How far back does this go? Well it is 0 for hunter gather populations. It is zero for wild primates. It is zero for other mammals. It is zero for.... As far as I can tell, modal age at death has been zero for almost every population of almost every kind of organism for the entire history of life on earth. Contemporary wealthy humans still suffer much higher mortality in our first year than at any other pre-adult age, but infant mortality has been gradually brought down over the last centuries, so far that somewhere in the 1930s and '40s, many of the world's nations unknowingly broke with hundreds of millions of years of tradition by having a modal age of death that wasn't zero. So the right question to ask may well be not, "how did they adjust to zero being the mode?" but rather, "how are we adjusting to zero not being the mode?" And my impression is that one important way that we have adjusted is by very gladly forgetting that things were ever different than they are now.

Seen another way though, we haven't changed the modal age at death at all. If one is willing to classify the loss of an embryo or fetus as a death, modal age at death has never been zero. It has always been, and remains, -1. Minus one because far more individuals are lost in the year prior to birth (even if only nine months) than the year after it, or any other age. Where before many cultures avoided naming newborns until a week or month or even a year had passed, we still often avoid it for those not yet born, for the same set of emotional (some say superstitious) reasons.

Will science progress to the point that we feel safe naming that recently implanted embryo, knowing that she will almost surely make it? Perhaps. If so, modal age at death will finally, at long last, be in the age range that my demographer friends like to consider.


Wednesday, April 02, 2014

Diana Levitis

T-Mobile is sending me emails about your wireless device. I think you may have mistyped your email address when you set up your account.

Monday, March 31, 2014

Lines 147-152 show great potential.

I hate writing negative reviews of people's manuscripts. I really hate writing negative reviews when I know the authors. But one has to be honest in these things, and honestly, this one needs to be tossed out and maybe even not started again. I put it nicer than that in the review. I really worked to find nice things to say about this manuscript. I'm not sure I entirely succeeded.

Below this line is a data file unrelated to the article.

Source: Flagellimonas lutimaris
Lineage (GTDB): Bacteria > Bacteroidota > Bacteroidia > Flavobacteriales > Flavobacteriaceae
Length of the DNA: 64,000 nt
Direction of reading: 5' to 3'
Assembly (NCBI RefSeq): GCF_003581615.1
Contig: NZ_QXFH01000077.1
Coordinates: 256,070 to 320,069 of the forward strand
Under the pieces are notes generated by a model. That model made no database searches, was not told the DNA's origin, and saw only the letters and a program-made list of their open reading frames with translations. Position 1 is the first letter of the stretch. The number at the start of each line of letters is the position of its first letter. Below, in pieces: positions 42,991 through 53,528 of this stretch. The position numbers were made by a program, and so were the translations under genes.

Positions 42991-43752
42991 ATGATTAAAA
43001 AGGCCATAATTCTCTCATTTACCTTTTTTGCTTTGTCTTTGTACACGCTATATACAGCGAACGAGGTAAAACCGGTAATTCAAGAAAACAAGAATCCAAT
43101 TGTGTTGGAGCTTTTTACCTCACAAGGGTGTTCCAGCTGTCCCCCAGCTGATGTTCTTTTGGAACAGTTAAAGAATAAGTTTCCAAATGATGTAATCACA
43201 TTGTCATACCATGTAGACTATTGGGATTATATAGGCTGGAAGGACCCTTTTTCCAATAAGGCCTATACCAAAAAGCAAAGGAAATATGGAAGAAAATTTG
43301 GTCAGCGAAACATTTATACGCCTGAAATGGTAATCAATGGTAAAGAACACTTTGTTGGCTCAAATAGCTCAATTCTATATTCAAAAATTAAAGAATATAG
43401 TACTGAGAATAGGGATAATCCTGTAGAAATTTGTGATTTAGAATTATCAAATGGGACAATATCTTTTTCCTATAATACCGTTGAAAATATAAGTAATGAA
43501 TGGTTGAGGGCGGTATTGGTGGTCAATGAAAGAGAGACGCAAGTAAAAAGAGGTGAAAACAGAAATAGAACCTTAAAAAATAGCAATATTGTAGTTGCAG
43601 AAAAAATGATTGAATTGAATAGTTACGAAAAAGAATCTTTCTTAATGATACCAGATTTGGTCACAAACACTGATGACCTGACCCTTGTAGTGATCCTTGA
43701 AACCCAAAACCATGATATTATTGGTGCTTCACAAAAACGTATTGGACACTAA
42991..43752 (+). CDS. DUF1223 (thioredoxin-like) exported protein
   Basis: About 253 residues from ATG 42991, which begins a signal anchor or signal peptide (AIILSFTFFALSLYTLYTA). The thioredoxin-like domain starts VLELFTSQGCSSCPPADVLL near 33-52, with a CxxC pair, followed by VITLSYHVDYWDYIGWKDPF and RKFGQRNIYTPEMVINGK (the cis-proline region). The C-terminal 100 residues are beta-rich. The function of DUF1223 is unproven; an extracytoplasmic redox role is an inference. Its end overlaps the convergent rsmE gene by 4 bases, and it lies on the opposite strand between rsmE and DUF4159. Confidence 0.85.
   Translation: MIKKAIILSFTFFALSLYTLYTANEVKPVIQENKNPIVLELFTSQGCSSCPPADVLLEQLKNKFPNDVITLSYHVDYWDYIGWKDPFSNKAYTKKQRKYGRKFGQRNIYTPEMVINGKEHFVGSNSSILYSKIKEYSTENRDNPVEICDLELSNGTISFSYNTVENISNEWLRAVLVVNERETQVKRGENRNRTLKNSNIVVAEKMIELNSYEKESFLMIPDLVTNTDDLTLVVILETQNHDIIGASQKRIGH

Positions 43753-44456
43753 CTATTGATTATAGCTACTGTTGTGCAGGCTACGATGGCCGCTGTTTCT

Sunday, March 30, 2014

The Case of the Incomprehensibly Big Super Volcano

The Yellowstone Super Volcano is every American's favorite geological Apocalypse-in-waiting.* Every 700,000 years, give or take a few hundred thousand, this buries a significant portion of the western US in various astounding superlatives. But this article on the recent 4.8 earthquake at Yellowstone has the biggest (and silliest) superlative I've come across in a while. The article states that,
"Late last year a new study into the enormous super volcano found the underground magma chamber to be 2.5 times larger than previously thought — a cavern spanning some 90km by 30km and capable of holding 300 billion cubic kilometers of molten rock." 
Now, 90*30=2700, and 300 billion over 2700 is 111,111,111.1111, or a bit more than 110 million. So for the volume of the cavern to be 300 billion cubic kilometers, the cavern would have to be 110 million km deep, or roughly 8700 times the diameter of the earth, about 2/3 of the distance to the sun. That is one deep hole. With the utmost respect to the Ragnarokian prowess of the great and powerful Super Volcano, I question whether its magma chamber is roughly one third of the entire Earth. Rather, I suspect that this is another case of innumeracy (or at least i-unitacy) on the part of a reporter. 300 billion cubic kilometers of molten rock is not likely, but 300 billion cubic meters of molten rock is quite plausible. A cubic kilometer is a billion cubic meters, so 300 billion cubic meters is 300 cubic kilometers, which is about how big you would expect a 90*30 km cavern to be. Still figuratively, but not literally, astronomical.